Despite impressive advances in the prevention and treatment of stroke, it remains the third leading cause of death and a major cause of long-term disability. Our success against the results of accidental injury to the brain and spinal cord--the nation's leading cause of death in persons under 45 years of age--remains poor and establishes head and spinal cord injury as a modern epidemic of continuingly increasing proportions rivaling even heart disease, cancer, and stroke. Dementia--the loss of intellectual function due to brain degeneration--in itself does not cause death, but the disease--and it is a disease and not a normal phenomenon of the aging brain--accounts for more institutionalized or hospitalized patients in the U.S. in any single day than all other diseases combined. When one adds to these examples the consequences of the developmental disorders of the nervous system of children (e.g., Tay-Sachs disease, spina bifida), infectious disorders of the brain or its covering (e.g., Reye's syndrome, meningitis), epilepsy, the still unknown causes and ineffective treatment of multiple sclerosis and of amyotrophic lateral sclerosis (Lou Gehrig's disease), the muscular dystrophies, and hearing loss due to childhood diseases and environmental trauma, the aggregate adds up to a total of 600 known diseases of the nervous system and of human communication for which the NINCDS has primary research responsibility.
Every Institute is pleased to be able to report on successful accomplishments. On behalf of the NINCDS, I have selected five (5) achievements which are representative of research progress made this past year.
The first is the unprecedented explosion of new knowledge about the basic functioning of the brain and nervous system. very large proportion of disorders for which the NINCDS is responsible is characterized by unknown causes and therefore the availability of only symptomatic therapy and inadequate methods of prevention; thus, the need for the priority given to basic research in the neurosciences and communicative sciences. As a result of this research, more has been learned about the way the nervous system works in the past few years than in the total of the previous fifty years. Methods are now available to probe how the nerve cell functions, how it communicates with other cells
and how it reacts to signals from the environment. We now recognize that the nervous system is not only a series of finely balanced electrical-like relay stations but is also a complex chemical factory that modulates the activity of every body tissue by means of the production of peptides, neurotransmitters and neuroendocrine agents.
Another success involves an innovative research approach which the NINCDS was able to initiate just one year ago-positron emission tomography (PETT). Last year, our recently retired Director, Dr. Donald Tower, described for you the excitement surrounding a technological breakthrough for studying in human beings the metabolism of the brain in health and disease. Seven PETT research centers and a center at the NIH were established to apply the use of this advanced space-age methodology to the study of the human brain. The early success of this investment has already provided completely new insights on the reaction of the brain cell to stroke, the metabolic activity of the brain in epileptics and the site of pathology in Huntington's disease.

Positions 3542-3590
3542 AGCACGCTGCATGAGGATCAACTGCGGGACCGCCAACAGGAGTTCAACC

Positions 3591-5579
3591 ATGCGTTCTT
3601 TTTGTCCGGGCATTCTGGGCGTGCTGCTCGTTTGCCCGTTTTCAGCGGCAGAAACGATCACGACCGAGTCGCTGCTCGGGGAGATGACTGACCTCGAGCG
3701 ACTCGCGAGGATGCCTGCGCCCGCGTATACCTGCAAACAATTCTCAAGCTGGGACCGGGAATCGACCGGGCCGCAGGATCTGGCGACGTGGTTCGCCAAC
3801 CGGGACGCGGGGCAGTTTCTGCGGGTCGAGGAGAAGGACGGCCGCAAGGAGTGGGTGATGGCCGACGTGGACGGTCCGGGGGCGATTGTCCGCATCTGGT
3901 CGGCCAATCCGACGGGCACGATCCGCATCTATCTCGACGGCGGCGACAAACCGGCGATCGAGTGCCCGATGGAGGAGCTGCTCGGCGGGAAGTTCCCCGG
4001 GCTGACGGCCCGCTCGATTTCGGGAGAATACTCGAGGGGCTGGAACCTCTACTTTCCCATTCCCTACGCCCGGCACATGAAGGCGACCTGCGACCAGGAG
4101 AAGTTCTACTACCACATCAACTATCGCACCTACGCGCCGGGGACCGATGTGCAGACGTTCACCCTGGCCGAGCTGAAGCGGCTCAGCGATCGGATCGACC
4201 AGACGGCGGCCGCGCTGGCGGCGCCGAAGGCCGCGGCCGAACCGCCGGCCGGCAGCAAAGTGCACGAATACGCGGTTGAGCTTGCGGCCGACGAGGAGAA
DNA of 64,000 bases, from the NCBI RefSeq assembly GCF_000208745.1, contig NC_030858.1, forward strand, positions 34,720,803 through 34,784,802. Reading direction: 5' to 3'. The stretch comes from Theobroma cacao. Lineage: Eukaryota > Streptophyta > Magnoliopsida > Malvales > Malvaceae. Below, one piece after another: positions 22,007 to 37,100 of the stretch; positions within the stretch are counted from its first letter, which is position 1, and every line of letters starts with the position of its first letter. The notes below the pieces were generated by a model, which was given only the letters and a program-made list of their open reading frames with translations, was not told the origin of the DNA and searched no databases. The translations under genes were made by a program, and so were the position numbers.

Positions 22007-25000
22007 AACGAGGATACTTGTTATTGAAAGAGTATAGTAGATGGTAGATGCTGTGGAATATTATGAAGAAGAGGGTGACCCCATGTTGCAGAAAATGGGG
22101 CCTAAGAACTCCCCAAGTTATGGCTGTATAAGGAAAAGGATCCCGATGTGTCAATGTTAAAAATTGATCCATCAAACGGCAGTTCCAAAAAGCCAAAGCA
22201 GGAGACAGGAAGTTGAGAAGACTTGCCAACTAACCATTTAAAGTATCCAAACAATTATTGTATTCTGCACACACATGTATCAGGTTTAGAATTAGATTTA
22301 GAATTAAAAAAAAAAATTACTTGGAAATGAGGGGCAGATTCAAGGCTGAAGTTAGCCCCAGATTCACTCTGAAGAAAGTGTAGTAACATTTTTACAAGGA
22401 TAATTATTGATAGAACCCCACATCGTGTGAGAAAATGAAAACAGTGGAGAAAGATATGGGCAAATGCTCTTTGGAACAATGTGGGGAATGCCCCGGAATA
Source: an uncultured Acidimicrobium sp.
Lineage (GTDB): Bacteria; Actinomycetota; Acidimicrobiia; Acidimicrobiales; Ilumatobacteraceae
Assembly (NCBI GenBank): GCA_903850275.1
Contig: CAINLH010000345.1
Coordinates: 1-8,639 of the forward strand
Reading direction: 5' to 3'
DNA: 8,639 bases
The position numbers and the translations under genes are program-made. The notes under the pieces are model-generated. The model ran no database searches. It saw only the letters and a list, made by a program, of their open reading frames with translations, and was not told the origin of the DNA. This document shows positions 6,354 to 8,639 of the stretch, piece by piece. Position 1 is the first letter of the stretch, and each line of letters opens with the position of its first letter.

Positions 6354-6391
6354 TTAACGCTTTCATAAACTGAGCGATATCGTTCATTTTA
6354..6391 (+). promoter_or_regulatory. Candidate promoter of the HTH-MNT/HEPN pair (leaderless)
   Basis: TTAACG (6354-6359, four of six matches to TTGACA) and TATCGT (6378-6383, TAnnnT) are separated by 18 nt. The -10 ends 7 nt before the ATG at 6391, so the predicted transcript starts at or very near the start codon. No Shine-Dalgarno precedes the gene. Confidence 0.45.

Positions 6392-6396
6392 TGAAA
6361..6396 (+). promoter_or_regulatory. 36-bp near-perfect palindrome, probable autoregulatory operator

The third area of success I would like to comment upon is that of replacement therapy for enzyme deficiency disorders of infancy and childhood. These are a class of disorders characterized by the pathological accumulation of metabolic materials in brain and other tissues because of the lack of a genetically controlled enzyme necessary for their disposal. This enzymatic deficiency leading to excessive storage causes the cells to degenerate, failure of the brain and body to develop, and ultimately death. To date, there has been no treatment for these genetic disorders. An example of this type of disorder is Tay-Sachs disease, an inevitably fatal genetic disease of infancy and childhood. NINCDS and other NIH scientists and grantees have untangled the complicated enzyme stories underlying this condition and other similar disorders. The NINCDS Developmental and Metabolic Neurology Branch is providing experimental enzyme replacement to a few children with a related disorder known as Gaucher's disease to see if we can overcome the deficiency. pleased to report that the treatment appears to be effective and children under study are apparently developing normally, the genetic defect having been overcome. On the basis of these preliminary findings, the NINCDS hopes to develop methods to produce larger quantities of the needed enzyme so that more patients can be helped, develop animal models to test the safety and efficacy of new enzymes, and launch carefully controlled clinical trials of treatment for this and other enzyme-deficiency diseases.
The fourth area concerns progress against the principal fatal disorder of the nervous system, stroke. As a result of the joint research effort of the NINCDS and the NHLBI, stroke as a major health problem is gradually coming under control as indicated by the significant decrease in stroke incidence and stroke mortality. Our success against stroke is not the result of a single dramatic scientific breakthrough but rather the cumulative effect of a series of contributions over time. A most important consequence is the decline of the hemorrhagic aspects of stroke for which improved methods of hypertension control and advances in neuro-surgical therapy have substantially diminished the impact of this great killer which previously was 80 percent fatal. However, we now recognize that if all